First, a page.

What if the amount of food or the choices you put in your mouth could be scientifically tracked, calculated, and make your weight loss the easiest no-brainer you've done all year? No, this is no 'magic pill' advertisement or 4-easy-payments exercise equipment commercial. We're talking about math.
Ugh, right? Who wants to read an article about math? You do! Wouldn't you rather endure a little math upfront to know exactly how many specific calories your body needs to take in from fat, protein, and carbs to ensure maximum weight loss without any "magic pills", starvation plans, and it all be tailored just for your specific body?
How Much Should You Be Eating?
First, we'll determine the number of calories you burn while at rest, or your Basal Metabilic Rate (note the different equation for men and women). Take your current weight in pounds, divide it by 2.2, and that's your weight in kilograms.
Next, take your height in inches, and multiply it by 2.54 to find your height in centimeters. Now, let's find how many calories you must consume to meet your daily caloric requirements (Source: by Dr. Warren Willey).
- For Males: 66.5 + (13.75 x weight in kg) + (5.003 x height in cm) - (6.775 x age in years)
- For Females: 655.1 + (9.563 x weight in kg) + (1.850 x height in cm) - (4.676 x age in years)
Next, we're going to divide up the allotted calories in your day into the three main sections you should be tracking: protein, carbohydrates, and fat. 40% of your calories will come from protein, 40% will come from carbs, and 20% will come from fats. This ensures you'll have a proper balance of everything your body needs to shed the weight (and keep it off).
To get your protein and carbohydrates requirements, you'll take your daily caloric requirements number and multiply that by .4 (40%), then take that number and divide it by 4 (because there are 4 calories in a gram of protein and 4 in a gram of carbs). Now, on to the fats. Take your daily caloric requirements number and multiply that by .2 (20%), then take that number and divide it by 9 (because there are 9 calories in a gram of fat).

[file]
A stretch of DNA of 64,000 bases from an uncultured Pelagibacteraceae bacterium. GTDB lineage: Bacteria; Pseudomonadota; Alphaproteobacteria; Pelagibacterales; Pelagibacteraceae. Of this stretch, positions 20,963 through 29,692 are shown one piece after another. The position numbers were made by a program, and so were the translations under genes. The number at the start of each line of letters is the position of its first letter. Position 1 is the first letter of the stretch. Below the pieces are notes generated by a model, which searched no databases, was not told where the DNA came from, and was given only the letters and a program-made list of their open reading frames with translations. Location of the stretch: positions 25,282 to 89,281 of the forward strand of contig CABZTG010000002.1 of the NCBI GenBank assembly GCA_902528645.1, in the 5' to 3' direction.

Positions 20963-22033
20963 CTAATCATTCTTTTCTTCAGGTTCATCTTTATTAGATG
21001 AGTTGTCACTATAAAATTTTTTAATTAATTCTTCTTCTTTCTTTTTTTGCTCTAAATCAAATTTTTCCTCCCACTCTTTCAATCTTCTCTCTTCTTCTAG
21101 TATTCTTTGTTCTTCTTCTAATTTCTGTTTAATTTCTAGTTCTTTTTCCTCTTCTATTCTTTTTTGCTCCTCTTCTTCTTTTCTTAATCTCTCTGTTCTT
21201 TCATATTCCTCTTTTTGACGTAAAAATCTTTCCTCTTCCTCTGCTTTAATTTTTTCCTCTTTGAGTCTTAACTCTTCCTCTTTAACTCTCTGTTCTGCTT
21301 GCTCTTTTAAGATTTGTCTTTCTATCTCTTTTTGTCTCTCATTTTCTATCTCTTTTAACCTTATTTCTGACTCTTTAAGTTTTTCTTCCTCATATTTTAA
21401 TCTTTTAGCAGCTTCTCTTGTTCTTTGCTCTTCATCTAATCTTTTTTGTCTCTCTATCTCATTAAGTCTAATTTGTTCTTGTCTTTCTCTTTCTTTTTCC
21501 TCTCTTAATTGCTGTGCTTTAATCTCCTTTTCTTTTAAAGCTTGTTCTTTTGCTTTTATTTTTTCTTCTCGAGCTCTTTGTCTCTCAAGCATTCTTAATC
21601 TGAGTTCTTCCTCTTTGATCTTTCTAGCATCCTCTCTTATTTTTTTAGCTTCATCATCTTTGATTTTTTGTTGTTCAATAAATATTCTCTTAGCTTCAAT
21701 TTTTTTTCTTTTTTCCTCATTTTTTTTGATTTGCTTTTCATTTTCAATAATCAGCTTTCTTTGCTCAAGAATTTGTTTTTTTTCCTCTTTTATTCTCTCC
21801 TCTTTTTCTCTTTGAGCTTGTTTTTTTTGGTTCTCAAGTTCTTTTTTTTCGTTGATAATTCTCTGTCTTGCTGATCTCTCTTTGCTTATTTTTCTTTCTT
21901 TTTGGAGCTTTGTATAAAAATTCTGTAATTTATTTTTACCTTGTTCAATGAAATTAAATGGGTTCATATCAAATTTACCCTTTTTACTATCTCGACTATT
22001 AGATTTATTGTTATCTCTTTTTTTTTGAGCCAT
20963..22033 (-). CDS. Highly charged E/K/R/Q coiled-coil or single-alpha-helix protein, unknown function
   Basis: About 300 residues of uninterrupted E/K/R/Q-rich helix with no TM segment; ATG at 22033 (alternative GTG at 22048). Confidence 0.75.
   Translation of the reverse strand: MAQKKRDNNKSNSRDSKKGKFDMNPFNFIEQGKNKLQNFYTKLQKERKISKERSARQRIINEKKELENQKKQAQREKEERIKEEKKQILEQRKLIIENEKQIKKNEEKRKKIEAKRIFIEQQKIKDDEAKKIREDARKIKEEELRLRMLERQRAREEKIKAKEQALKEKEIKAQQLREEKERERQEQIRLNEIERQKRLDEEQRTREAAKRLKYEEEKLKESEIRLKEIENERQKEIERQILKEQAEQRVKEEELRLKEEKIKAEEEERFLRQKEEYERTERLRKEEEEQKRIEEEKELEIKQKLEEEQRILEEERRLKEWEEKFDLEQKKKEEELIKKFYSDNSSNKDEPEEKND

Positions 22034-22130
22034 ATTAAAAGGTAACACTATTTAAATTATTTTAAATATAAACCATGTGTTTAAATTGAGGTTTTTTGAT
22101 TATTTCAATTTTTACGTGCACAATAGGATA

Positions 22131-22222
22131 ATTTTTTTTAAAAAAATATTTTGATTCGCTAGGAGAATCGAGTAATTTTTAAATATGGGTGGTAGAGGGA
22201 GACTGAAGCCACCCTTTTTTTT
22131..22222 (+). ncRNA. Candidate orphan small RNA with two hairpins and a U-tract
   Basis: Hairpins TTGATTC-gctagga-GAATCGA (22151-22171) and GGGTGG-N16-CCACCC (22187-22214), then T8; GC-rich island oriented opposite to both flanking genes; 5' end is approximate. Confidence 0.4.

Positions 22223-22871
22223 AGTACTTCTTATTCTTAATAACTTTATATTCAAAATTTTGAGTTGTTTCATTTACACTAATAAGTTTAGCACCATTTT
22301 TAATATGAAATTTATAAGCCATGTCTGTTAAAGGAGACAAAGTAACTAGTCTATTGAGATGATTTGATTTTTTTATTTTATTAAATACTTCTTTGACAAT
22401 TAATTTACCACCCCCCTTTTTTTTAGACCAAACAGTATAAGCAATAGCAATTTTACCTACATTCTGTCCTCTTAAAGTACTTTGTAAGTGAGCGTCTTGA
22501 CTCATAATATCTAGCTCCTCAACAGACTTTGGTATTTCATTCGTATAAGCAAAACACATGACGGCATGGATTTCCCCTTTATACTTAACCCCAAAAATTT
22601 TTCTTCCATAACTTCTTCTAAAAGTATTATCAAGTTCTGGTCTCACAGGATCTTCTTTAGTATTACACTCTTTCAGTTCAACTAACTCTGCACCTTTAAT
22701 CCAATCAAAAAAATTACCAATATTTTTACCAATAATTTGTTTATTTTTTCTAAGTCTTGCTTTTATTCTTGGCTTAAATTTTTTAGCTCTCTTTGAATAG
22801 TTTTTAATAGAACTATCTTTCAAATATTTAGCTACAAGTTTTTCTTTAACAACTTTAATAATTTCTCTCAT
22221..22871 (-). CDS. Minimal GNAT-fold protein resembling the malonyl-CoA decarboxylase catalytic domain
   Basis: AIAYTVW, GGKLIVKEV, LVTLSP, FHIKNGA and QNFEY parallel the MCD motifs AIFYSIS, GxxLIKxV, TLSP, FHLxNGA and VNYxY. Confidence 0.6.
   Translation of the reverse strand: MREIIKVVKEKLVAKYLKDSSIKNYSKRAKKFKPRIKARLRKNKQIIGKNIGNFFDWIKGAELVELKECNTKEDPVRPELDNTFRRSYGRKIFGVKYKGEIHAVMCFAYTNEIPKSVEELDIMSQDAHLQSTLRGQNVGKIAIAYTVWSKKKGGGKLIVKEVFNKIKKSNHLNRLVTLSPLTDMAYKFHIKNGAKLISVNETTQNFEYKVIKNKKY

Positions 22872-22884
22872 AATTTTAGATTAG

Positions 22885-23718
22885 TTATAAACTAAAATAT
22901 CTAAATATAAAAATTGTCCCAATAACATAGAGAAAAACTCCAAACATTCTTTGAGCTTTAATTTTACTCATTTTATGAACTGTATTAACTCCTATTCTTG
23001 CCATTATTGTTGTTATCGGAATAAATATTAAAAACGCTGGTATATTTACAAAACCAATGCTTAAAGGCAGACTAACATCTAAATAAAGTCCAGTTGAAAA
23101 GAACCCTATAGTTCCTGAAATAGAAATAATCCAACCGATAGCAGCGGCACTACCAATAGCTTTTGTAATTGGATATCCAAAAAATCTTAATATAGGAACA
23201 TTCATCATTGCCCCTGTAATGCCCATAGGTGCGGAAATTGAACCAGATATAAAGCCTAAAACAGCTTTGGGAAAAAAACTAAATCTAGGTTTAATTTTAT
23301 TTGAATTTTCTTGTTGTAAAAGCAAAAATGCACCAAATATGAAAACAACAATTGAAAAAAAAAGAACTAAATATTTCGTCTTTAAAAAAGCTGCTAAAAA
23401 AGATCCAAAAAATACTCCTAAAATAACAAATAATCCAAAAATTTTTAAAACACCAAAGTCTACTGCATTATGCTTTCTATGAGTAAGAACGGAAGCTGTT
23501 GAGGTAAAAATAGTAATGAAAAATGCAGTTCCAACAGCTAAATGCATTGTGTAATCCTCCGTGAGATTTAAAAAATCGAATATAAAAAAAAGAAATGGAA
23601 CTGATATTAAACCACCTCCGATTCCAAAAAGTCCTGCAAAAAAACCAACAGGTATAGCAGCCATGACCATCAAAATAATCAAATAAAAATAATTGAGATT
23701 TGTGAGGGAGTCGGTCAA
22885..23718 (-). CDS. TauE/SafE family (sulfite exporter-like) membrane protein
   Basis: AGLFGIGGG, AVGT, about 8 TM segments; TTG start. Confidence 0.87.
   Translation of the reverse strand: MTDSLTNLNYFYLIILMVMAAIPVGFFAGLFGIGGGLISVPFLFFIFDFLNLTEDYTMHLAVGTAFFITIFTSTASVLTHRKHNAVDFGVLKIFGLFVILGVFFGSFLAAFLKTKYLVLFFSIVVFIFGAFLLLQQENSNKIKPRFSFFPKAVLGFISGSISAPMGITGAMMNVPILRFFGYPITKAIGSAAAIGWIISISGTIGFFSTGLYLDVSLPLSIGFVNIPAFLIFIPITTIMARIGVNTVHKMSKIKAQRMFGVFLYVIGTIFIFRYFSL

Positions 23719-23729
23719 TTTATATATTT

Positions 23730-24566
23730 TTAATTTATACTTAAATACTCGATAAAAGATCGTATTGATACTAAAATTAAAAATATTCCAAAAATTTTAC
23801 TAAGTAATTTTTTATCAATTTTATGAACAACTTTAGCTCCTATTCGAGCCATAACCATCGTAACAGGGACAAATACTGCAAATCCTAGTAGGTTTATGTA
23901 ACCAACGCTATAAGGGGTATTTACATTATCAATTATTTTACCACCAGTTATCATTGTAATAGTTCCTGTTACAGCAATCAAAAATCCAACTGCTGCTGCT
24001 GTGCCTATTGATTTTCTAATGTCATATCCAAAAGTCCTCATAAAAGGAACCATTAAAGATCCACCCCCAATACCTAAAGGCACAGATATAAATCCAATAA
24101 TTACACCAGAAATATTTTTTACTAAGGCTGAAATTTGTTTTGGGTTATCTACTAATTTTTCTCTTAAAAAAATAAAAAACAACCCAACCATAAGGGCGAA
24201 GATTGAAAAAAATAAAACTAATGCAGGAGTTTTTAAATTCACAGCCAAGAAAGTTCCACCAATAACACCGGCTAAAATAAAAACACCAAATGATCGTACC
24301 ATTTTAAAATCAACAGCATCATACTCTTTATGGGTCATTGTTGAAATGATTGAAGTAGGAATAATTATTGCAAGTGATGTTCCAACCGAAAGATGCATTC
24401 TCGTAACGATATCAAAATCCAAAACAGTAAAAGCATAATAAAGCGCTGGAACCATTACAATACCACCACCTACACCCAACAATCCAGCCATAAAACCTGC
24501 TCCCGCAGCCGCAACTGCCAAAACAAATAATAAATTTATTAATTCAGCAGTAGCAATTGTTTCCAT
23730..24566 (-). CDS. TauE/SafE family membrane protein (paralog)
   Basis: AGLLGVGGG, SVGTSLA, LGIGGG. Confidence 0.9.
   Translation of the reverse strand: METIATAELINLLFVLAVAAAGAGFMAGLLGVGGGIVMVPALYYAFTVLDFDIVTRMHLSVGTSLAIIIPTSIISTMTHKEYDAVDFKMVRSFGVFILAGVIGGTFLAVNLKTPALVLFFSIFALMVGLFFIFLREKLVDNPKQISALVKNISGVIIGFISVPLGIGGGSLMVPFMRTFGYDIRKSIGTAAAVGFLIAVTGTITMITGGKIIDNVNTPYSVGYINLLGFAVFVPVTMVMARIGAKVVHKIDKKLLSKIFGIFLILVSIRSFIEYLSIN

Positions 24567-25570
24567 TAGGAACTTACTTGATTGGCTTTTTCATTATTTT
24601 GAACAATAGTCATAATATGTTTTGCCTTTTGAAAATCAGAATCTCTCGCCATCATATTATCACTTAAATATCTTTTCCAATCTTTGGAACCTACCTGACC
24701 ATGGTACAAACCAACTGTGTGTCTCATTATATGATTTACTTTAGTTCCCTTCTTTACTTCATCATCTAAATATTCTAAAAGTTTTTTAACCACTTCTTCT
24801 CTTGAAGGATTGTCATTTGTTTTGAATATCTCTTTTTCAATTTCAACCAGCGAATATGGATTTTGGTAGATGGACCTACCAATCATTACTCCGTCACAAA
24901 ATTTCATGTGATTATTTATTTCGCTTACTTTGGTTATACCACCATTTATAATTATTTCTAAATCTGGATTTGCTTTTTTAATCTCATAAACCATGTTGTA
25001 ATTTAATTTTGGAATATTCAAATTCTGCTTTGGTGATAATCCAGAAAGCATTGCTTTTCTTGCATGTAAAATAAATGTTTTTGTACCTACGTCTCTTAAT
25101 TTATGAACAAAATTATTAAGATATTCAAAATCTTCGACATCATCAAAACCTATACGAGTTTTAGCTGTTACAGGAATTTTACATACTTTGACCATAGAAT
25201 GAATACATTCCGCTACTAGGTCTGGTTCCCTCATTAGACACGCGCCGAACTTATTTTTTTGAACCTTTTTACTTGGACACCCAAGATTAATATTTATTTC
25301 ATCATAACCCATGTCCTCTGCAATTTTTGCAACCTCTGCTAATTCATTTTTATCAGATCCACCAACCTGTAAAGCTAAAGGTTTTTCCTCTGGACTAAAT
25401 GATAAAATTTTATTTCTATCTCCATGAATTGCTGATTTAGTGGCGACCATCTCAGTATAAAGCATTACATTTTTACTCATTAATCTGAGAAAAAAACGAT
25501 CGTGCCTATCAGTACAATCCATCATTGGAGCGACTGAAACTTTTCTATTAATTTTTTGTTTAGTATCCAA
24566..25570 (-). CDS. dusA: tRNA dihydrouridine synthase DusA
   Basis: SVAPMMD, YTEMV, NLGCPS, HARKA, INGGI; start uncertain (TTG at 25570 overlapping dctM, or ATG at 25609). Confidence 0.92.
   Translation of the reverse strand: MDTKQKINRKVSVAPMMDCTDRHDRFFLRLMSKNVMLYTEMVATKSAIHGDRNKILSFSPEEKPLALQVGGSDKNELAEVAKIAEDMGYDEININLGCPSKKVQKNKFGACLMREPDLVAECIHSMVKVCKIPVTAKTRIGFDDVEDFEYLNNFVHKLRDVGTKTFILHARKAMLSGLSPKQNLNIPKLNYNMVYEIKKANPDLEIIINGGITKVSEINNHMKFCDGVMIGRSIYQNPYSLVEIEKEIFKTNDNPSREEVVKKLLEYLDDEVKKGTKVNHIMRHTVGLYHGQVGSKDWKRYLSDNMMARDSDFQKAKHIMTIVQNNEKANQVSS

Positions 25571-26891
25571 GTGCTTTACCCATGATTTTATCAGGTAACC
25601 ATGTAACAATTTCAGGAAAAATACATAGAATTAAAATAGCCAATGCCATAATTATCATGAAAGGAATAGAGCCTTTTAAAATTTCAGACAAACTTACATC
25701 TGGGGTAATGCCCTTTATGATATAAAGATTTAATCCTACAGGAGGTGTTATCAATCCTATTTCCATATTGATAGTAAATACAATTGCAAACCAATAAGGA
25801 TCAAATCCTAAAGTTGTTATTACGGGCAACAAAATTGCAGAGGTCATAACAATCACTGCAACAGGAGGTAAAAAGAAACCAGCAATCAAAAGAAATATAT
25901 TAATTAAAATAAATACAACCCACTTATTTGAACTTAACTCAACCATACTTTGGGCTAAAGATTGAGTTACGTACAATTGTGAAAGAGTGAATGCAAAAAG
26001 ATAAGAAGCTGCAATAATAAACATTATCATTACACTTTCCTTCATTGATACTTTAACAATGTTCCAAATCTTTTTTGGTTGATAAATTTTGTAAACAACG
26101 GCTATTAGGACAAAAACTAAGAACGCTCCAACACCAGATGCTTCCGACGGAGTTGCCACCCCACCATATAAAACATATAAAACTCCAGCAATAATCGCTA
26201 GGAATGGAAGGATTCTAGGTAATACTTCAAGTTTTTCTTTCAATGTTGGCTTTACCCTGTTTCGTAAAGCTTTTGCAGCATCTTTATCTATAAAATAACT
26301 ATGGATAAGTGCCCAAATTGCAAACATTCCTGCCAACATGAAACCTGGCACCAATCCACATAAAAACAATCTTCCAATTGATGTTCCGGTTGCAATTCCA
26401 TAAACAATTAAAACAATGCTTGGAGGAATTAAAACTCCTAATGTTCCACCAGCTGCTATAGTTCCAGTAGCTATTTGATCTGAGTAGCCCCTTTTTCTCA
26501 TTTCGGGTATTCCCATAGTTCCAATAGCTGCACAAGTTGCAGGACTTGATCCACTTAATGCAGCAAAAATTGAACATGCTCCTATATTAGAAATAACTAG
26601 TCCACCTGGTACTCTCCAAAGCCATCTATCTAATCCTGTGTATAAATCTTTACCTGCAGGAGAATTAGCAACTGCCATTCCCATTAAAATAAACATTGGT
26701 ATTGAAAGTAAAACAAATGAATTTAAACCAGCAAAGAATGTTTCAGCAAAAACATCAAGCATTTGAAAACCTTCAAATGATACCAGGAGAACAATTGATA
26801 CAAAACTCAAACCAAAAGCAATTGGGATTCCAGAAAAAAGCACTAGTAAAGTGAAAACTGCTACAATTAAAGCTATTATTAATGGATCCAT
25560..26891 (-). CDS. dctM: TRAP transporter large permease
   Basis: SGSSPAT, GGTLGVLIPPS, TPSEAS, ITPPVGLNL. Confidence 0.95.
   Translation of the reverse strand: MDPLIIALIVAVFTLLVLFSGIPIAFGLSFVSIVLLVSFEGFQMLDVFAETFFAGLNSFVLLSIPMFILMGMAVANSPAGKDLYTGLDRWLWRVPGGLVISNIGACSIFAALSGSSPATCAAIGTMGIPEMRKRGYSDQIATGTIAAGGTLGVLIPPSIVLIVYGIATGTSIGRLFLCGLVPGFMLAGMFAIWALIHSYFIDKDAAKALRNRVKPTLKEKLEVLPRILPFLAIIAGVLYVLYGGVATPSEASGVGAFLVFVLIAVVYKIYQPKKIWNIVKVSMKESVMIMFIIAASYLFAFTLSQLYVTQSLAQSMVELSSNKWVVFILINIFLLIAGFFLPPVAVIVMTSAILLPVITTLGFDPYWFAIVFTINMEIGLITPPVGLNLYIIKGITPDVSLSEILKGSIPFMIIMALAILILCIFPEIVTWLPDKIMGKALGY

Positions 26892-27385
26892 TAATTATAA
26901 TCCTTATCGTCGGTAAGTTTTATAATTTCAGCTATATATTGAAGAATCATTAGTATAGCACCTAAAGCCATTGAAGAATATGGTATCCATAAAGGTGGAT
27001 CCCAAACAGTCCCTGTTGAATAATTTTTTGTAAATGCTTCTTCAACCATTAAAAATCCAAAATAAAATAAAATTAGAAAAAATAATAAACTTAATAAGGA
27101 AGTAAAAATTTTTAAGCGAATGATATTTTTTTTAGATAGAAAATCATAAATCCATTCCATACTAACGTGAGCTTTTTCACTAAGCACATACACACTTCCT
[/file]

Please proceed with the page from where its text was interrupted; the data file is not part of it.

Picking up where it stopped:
That doesn't include the burning of calories during your workout, or tell you how much to eat at each meal. There's a little bit more math to go, stay with me!
Next, we need to figure out how many calories you burn while lifting weights (and regardless of whether you're a man or woman, if you want the best, healthiest, and most enjoyable way to sculpt your body, you should be lifting weights). Take .086 (weight lifting variable) x your weight in kg x number of minutes you spend in the gym.
Having this information at your disposal is only as good as you make it. What you choose to do with it determines whether you keep the spare tire or lose it for good.
Get a food journal. Even a cheap notebook would suffice. Log every single thing you eat, all the way down to the amount (either in grams or ounces). Find out how many calories are in the foods you eat.
Use your food journal to track exactly how much you've eaten in each category: calories, protein, carbs, and fat. You'll be able to accurately predict what the scale should say the following week.
The most important thing is to be honest. Eating a bag of potato chips when no one else is looking or scarfing down a piece of cake that no one else will ever know about still counts against your daily caloric intake.
Remember, those abs you see in the magazines were made in the kitchen, not the weight room. You want wear a single-digit dress or pant size? You have to do the math first!